In the past decade, the popular conception of computing has shifted drastically. Tablet PC devices, innovative desktops and complex smartphones have diversified and expanded the modern world of computing.
Nowhere is this more apparent than in the education sector.
A Pennsylvania State University Study published in 2008 found that both students in design and non-design courses reported that their educational experience was improved by using a tablet in the classroom. Heading into 2013, tablet technology has secured its place in education.
From the time they learn to talk, children are being raised on kid-friendly tech products like the VTEch InnoTab and the Kurio Kids Tablet. These are not the simple digital phonics games of the late 1990s, either: Many education-oriented tablets use complicated operating systems and have many of the same features as those marketed toward adult consumers. They often retail for well over $150.
But technology really begins to make a difference once those children grow older.
In Kenya, a revolutionary new program called eLimu provides tablet PCs to classrooms in many of the country’s impoverished classrooms. On the continent of Africa, Kindle sales have increased by a factor of 10 in the past year alone.
eLimu isn’t a nonprofit charity organization, either: It’s a startup company that actually plans to make money. Eighty percent of Kenyan parents pay for extracurricular education for their children, according to The Economist. Technology, then, isn’t only a tool for educational development, but economic development as well.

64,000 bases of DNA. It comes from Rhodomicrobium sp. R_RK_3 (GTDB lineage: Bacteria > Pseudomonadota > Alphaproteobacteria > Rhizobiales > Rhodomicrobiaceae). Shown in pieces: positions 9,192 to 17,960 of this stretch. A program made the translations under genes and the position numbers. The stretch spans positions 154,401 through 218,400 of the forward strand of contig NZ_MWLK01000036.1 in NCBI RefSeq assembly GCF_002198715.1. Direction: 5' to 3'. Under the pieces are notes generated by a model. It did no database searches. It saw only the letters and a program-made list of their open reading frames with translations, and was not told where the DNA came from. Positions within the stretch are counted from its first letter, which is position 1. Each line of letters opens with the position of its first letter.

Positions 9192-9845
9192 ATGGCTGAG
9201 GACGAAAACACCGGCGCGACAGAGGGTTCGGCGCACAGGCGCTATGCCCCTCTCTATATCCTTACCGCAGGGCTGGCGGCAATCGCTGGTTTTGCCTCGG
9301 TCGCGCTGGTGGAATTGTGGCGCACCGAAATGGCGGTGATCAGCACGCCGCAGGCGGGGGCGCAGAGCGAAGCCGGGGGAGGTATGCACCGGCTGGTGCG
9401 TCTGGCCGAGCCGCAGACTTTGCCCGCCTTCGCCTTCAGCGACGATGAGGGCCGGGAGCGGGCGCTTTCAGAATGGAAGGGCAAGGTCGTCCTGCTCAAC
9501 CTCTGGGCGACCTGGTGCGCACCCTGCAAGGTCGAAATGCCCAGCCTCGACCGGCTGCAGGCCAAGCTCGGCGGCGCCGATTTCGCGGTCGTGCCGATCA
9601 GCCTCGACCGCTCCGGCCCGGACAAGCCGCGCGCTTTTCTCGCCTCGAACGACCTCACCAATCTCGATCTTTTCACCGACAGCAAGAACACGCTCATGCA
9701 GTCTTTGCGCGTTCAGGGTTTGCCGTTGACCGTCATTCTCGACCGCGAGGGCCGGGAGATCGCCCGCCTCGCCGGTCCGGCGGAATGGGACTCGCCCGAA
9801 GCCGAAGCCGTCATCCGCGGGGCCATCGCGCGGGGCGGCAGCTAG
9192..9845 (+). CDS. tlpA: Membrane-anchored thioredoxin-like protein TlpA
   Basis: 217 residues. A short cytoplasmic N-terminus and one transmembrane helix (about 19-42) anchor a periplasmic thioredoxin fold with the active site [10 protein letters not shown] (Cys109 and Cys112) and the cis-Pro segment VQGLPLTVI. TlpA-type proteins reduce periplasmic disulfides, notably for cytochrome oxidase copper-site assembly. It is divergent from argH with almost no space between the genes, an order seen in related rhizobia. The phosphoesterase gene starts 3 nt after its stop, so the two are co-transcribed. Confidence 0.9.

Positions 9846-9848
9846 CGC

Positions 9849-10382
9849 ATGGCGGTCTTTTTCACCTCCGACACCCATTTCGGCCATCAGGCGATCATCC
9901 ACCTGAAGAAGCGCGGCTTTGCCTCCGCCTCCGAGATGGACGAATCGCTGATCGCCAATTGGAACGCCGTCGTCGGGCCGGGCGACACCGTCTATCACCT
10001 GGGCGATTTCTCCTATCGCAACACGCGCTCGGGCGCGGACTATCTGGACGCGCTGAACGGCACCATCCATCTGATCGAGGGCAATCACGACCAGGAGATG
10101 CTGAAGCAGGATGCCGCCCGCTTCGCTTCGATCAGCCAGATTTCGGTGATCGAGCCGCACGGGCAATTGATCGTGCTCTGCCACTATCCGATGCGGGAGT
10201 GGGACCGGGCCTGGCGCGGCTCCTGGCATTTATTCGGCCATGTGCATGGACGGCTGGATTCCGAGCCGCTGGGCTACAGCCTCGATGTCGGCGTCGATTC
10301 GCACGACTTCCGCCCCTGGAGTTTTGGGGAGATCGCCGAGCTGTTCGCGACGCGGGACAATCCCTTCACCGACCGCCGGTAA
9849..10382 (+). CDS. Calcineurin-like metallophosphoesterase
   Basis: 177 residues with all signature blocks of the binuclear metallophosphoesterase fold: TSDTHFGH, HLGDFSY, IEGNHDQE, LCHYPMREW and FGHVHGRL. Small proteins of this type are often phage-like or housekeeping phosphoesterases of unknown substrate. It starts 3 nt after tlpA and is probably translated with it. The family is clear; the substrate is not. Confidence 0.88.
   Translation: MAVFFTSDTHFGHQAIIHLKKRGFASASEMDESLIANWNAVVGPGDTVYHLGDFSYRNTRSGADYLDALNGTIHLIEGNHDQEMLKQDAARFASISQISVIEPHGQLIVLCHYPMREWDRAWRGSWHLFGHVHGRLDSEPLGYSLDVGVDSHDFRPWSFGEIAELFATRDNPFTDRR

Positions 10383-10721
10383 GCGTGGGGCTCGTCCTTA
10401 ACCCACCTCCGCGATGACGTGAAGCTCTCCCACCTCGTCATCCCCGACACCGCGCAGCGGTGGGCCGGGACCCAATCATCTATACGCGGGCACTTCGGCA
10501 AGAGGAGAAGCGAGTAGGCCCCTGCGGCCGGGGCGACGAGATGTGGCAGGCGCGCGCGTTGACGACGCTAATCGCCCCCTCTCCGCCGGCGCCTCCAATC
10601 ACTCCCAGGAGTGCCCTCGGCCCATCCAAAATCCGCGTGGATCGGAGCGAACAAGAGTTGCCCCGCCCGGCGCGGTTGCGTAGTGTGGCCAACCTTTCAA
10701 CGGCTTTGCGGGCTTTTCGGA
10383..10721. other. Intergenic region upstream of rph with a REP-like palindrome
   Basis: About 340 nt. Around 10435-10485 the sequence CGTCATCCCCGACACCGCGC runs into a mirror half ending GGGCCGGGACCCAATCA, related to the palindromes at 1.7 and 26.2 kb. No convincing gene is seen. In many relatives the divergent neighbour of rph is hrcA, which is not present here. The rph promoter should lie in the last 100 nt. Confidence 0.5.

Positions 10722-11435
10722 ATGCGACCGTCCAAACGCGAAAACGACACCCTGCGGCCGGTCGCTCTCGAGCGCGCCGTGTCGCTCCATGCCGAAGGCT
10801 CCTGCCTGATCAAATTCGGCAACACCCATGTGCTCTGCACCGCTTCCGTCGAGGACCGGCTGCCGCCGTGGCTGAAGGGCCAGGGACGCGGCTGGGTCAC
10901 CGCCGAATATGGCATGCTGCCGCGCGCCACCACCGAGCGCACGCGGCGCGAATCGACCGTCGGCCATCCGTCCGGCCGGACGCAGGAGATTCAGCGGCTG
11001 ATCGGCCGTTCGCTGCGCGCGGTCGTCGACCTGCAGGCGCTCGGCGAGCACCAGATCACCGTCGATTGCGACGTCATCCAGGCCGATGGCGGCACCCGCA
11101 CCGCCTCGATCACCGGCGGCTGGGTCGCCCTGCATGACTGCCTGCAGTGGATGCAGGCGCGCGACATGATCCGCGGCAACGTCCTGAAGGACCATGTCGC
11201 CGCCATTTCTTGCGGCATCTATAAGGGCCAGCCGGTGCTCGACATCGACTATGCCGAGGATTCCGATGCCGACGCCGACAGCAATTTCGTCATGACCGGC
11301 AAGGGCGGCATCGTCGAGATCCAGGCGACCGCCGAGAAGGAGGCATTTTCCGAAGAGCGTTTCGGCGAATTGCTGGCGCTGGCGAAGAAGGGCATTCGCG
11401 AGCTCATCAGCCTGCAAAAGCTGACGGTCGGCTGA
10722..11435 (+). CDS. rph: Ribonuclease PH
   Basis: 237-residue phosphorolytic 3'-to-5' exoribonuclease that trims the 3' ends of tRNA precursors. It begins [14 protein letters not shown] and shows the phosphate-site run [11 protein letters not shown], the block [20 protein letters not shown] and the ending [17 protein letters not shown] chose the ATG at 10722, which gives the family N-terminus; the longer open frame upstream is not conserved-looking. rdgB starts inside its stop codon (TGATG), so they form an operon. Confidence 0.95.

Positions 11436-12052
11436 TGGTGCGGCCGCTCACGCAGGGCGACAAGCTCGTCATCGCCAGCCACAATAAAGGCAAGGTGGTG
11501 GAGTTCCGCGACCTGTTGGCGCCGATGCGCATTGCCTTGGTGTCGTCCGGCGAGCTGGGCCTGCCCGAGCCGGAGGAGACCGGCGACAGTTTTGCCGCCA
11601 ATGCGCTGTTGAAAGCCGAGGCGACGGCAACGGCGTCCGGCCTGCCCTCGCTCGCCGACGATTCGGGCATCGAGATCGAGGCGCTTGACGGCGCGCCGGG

Of course, charities have paved the way in some regards. One Laptop Per Child, a global technology initiative, and Worldreader, an international education nonprofit, have distributed tablets and computers to many African nations. In Ghana, Worldreader found that tablets helped improve the reading levels of 350 test subjects in Ghana.
Domestically, tablets make a huge educational impact as well.
Apple recently announced that over 1 million iPads had been sold to high schools and colleges. In many situations, tablets replace textbooks.
Instead of carrying around three separate textbooks for three classes, students can download all the text they need onto one sleek, lightweight device. But tablets allow students to do more than merely read text.
Internet access is available to over 98 percent of American students. But most schools cannot offer a 1:1 student-computer ratio. With tablets—far less expensive and far more portable than desktop computers—Internet access is no longer an exclusive commodity.
Proponents of increased tablet integration also believe that widespread tablet usage enhances students’ creative and technological capabilities.
Some pundits, such as Accenture’s Kishore Swaminathan, believe that we are only at the cusp of an impending education revolution. Nationally and internationally, Swaminathan believes that easily transportable yet high-tech devices are necessary to combine traditional text-based learning with the interactive learning becoming more and more necessary to succeed in a world moving towards connectivity.
He’s not alone. As “email it to yourself” is replaced by “store it on the Cloud”, students who need to create and save documents are beginning to use tablets with greater frequency.